Naomi Osaka has returned home to the United States since she withdrawn from the French Open 2021. She then decited to skip Wimbledon after the media storm on the eve and during the Parisian Slam. Naomi, before the start of the Roland Garros 2021, had said that she would not give press conferences, as they would mentally destabilize the tennis players.
Criticisms and threats arrived from the other Slam events, who even asked Osaka to retrace her steps, subject to exclusion from the Majors. As a result, the young Japanese star first withdrawn from the French Open, from the Berlin tournament, and from Wimbledon.
During these days Naomi has received a lot of criticism from the media, insiders, fans and other players. However, icons of the star system, other fans and tennis players, media and journalists also defended the young Japanese star.
Her sponsors, like Nike, also took Naomi's side. One of them is Lindsey Vonn.
Lindsey: "Naomi Osaka sheds a huge global light on mental health"
Vonn, 36, retired from competitive skiing in 2019 and ended her career as the most successful skier of all time, with a record of 20 World Cup titles to her name and 82 overall wins.
But one thing many US fans may not know about Vonn is that she is a big advocate of mental health. Ahead of the Tokyo Summer Games, Vonn has partnered with Olympic TOP Partner and insurance provider Allianz, as a global ambassador to help highlight the importance of mental health.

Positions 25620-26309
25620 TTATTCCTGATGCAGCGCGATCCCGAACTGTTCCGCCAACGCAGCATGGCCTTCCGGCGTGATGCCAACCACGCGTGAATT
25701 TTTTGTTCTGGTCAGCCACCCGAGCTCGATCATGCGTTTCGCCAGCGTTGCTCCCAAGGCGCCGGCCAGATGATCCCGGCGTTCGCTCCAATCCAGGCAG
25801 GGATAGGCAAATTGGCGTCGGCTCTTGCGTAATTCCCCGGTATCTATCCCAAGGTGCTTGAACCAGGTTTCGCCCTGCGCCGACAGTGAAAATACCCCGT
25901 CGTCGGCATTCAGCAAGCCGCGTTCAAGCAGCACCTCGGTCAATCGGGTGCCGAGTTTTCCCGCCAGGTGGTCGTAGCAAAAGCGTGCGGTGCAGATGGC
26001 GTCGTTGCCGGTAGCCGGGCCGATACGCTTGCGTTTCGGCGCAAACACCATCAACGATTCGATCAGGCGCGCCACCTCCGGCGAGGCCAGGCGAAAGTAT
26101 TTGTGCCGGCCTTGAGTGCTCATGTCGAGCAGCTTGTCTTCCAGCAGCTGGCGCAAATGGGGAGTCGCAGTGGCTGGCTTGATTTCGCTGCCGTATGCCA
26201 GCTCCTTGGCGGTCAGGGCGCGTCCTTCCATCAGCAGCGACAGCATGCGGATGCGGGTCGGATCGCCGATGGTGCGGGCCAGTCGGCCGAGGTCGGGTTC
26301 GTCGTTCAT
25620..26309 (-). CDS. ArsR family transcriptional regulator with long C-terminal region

During an interview for Forbes, on the choice and the reasons that led Naomi Osaka to retire from Roland Garros 2021, Vonn said: "I think we are a lot farther along in the process of making mental health more a topic that can be talked about.
It definitely was not a topic anyone spoke about when I was competing in the Games, even with my family, let alone publicly, even just as recent ago as 2012. So, I think this process of change is will give athletes a lot more resources and support.
I think mental health a has been widely overlooked. I think that what Naomi has done is shine a huge global light on issues of mental health and support, and toward normalizing it. And I hope every athlete can seek out support and not feel ashamed."